I am the only venomous snake in Wyoming, but you don’t need to be really afraid of me, because I would rather not bite you. I’d much rather save my venom for the mice, ground squirrels, and birds that I eat. My rattling is meant to warn people to stay away, when they accidentally get too close. I’m a very good rattler–the muscles that I use to shake my rattle are among the fastest in all vertebrates! (You can hear my rattling sound if you click here (http://sdsnake.com/Snake/rattle.wav).)
My babies are born alive and I can have up to 25 young, but most often I have around 12. My babies are very venomous even immediately after they are born, so please do not to pick them up, for both our sakes. We have a pair of hollow fangs to deliver venom. Our fangs fold against the roof of our mouths when we are not using them, but point forward when we strike our prey.
We are shy and secretive. When you approach us we usually remain quiet to avoid being detected or we try to escape. Most people in Wyoming have never seen a prairie rattlesnake, even when they live in snake country: If people knew how many times they have been very close to us, they would never go to many places! But if you frighten us, or corner us, we will stand our ground and attempt to bite. If you leave us alone, we will likely do the same to you.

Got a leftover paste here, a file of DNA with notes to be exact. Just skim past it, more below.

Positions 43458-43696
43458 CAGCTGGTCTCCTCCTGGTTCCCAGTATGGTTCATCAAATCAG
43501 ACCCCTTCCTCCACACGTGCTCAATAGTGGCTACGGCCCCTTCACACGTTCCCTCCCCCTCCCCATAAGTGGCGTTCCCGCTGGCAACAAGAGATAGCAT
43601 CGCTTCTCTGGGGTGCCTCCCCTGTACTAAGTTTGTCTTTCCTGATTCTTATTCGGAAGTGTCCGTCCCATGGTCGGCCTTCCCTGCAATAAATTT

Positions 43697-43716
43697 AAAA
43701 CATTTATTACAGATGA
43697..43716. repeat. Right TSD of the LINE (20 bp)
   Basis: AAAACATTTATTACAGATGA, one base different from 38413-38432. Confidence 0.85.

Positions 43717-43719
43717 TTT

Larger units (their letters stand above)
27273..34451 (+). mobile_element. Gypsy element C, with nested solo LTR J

Rattlesnakes are called pit-vipers because we have a small cavity, or pit, on each side of our head between the eye and nostril. We use these pits to sense our warm prey up to two feet away, even when it is completely dark. Unlike my warm-blooded prey, I am unable to produce my own body heat. To maintain the temperatures that I desire, I rely on the warmth of my surroundings when I am cold and on shady cool places when I am hot. When days get shorter and there is a frost in the air I move to a den on a hillside or rocky outcrop,or sometimes into the burrows of prairie dogs. There I spend the winter, sometimes sharing my den with hundreds of snakes, all sleeping and hanging out together. In the spring, when temperatures increase, we abandon the den and may travel long distances to find food and mates, and to have our young. But we are faithful to our dens and will return in the fall. We have a very good sense of direction!